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Internet technical task force cracks down on surveillance

Internet technical task force cracks down on surveillance 

The Internet Engineering Task Force (IETF) is holding its 88th meeting this week, drawing over 1,100 engineers and technologists from around the globe to Vancouver. The focus of the meeting is Internet security, more specifically protecting against pervasive surveillance.

“Ensuring the global Internet is a trusted platform for billions of users is a core and ongoing concern for the IETF community. Discussions over the past few months, including many in the more than 100 working group sessions this week, are carefully and systematically reviewing Internet security and exploring ways to improve privacy and other aspects of security for different applications,” said Jari Arkko, Chair of the IETF. “Internet security has many facets, and the IETF is focused on ensuring that the technical Internet protocols that it develops provide a strong foundation for privacy and security.”

The IETF is the Internet’s standards organization. It focuses on the evolution of the Internet and ensuring that the Internet runs smoothly from an engineering point of view. IETF standards form the foundation for online services used billions of times each day, including instant messaging, email and domain names. The task force says its participants are looking at new approaches to Internet security.

“The Internet has been turned into a giant surveillance machine,” said Bruce Schneier, who spoke at the meeting’s technical plenary. “This is not just about any particular country or individual action. We need to work broadly to fix the problems of today and tomorrow.”

With this in mind, the Internet task force is taking action. It’s working to develop technical specifications for improving the privacy and security of the Internet. The IETF says that it has reached a broad consensus to improve the security of Internet protocols, to respond to pervasive surveillance.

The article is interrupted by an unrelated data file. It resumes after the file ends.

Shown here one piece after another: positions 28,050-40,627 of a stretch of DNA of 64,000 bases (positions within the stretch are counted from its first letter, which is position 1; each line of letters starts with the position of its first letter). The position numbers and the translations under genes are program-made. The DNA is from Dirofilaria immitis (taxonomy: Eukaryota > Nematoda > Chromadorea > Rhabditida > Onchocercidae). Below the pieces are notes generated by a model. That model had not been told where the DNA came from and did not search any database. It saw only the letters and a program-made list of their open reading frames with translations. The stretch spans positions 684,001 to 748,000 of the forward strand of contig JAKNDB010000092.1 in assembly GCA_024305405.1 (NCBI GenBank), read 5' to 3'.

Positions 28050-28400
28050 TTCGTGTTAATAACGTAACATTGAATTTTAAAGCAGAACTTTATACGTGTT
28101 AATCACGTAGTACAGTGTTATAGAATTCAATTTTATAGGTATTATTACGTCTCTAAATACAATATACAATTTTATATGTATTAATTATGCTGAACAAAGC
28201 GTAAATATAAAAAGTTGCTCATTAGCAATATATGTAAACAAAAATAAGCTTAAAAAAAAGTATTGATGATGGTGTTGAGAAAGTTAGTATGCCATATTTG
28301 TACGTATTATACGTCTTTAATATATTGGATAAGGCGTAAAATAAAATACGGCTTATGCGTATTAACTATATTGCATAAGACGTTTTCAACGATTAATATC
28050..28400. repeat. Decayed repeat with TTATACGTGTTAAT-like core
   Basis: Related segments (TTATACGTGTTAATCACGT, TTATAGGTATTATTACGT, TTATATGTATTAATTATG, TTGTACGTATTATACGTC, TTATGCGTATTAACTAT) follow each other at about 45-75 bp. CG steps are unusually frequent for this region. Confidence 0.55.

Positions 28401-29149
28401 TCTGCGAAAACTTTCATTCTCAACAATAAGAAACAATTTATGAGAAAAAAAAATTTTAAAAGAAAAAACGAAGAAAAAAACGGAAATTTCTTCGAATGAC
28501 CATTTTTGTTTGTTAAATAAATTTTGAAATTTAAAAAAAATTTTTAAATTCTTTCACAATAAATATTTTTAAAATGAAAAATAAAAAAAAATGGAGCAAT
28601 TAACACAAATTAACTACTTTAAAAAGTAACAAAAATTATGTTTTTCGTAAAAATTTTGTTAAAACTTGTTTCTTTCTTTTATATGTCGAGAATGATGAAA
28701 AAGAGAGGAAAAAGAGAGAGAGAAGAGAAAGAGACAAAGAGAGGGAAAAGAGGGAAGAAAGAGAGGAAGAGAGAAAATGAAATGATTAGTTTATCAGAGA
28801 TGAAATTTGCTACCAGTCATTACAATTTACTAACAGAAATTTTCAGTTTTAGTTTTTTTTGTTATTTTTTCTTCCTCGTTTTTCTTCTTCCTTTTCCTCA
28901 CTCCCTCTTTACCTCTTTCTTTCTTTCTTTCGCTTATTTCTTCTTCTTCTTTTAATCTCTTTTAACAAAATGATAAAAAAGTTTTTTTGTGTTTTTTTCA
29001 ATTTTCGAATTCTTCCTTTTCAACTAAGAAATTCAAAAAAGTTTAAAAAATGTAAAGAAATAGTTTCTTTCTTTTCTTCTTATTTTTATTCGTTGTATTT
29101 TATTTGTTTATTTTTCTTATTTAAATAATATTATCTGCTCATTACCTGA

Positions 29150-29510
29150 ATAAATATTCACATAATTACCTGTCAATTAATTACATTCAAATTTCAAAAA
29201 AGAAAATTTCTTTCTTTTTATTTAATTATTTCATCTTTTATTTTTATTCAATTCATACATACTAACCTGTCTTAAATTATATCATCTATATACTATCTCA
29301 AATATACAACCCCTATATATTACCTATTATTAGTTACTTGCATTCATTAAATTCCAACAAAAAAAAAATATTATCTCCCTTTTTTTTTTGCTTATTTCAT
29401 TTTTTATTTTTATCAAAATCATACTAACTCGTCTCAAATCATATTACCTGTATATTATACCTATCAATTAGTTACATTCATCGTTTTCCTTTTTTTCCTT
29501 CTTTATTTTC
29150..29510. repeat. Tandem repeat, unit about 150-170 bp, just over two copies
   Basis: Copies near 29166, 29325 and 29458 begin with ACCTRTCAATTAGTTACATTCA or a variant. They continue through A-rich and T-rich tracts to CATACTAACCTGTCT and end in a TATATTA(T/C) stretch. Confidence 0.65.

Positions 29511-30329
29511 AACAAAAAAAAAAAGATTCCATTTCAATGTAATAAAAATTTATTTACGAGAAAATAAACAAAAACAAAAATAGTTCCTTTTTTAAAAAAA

“The IETF is taking steps to develop the technical specifications to improve the privacy and security of the Internet,” said Russ Housley, Chair of Internet Architecture Board. “However, others need to take on the non-technical aspects that are part of a comprehensive response to mass surveillance on the Internet.”

Other IETF leaders agree that steps need to be taken: “At the IETF technical plenary, participants agreed that the current situation of pervasive surveillance represents an attack on the Internet,” said Stephen Farrell, one of the IETF’s two Security Area Directors. “While there are challenges isolating the specific areas of attack that IETF protocols can mitigate, all of the working groups that considered the topic have started planning to address the threat using IETF tools that can mitigate aspects of the problem.”

IETF participation is open to any interested individuals. Its international community includes network designers, engineers, operators, vendors and researchers.

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